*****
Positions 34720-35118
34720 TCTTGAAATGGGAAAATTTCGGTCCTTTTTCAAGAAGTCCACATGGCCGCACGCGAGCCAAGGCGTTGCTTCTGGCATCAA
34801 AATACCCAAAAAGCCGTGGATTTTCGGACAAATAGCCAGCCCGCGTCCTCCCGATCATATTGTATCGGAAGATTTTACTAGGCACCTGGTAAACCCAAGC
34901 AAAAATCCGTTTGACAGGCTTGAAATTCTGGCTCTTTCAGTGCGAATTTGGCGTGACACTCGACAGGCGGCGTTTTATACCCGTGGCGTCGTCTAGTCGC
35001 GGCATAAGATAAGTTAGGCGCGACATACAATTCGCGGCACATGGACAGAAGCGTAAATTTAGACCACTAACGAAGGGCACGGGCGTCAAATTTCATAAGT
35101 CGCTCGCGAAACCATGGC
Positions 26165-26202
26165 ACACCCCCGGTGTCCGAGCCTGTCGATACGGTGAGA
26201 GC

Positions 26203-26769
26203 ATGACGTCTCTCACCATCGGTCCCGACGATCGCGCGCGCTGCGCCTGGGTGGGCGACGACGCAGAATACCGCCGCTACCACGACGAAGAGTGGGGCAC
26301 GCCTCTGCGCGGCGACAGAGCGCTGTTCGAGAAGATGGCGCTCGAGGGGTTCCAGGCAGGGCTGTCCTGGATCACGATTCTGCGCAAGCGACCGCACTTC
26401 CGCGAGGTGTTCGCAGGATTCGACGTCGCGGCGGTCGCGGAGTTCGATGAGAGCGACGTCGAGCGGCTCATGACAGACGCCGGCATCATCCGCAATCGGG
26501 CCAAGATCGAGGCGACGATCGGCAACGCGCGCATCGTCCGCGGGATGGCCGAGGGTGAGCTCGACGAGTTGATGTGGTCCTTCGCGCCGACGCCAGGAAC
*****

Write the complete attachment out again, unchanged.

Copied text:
Positions 34720-35118
34720 TCTTGAAATGGGAAAATTTCGGTCCTTTTTCAAGAAGTCCACATGGCCGCACGCGAGCCAAGGCGTTGCTTCTGGCATCAA
34801 AATACCCAAAAAGCCGTGGATTTTCGGACAAATAGCCAGCCCGCGTCCTCCCGATCATATTGTATCGGAAGATTTTACTAGGCACCTGGTAAACCCAAGC
34901 AAAAATCCGTTTGACAGGCTTGAAATTCTGGCTCTTTCAGTGCGAATTTGGCGTGACACTCGACAGGCGGCGTTTTATACCCGTGGCGTCGTCTAGTCGC
35001 GGCATAAGATAAGTTAGGCGCGACATACAATTCGCGGCACATGGACAGAAGCGTAAATTTAGACCACTAACGAAGGGCACGGGCGTCAAATTTCATAAGT
35101 CGCTCGCGAAACCATGGC
Positions 26165-26202
26165 ACACCCCCGGTGTCCGAGCCTGTCGATACGGTGAGA
26201 GC

Positions 26203-26769
26203 ATGACGTCTCTCACCATCGGTCCCGACGATCGCGCGCGCTGCGCCTGGGTGGGCGACGACGCAGAATACCGCCGCTACCACGACGAAGAGTGGGGCAC
26301 GCCTCTGCGCGGCGACAGAGCGCTGTTCGAGAAGATGGCGCTCGAGGGGTTCCAGGCAGGGCTGTCCTGGATCACGATTCTGCGCAAGCGACCGCACTTC
26401 CGCGAGGTGTTCGCAGGATTCGACGTCGCGGCGGTCGCGGAGTTCGATGAGAGCGACGTCGAGCGGCTCATGACAGACGCCGGCATCATCCGCAATCGGG
26501 CCAAGATCGAGGCGACGATCGGCAACGCGCGCATCGTCCGCGGGATGGCCGAGGGTGAGCTCGACGAGTTGATGTGGTCCTTCGCGCCGACGCCAGGAAC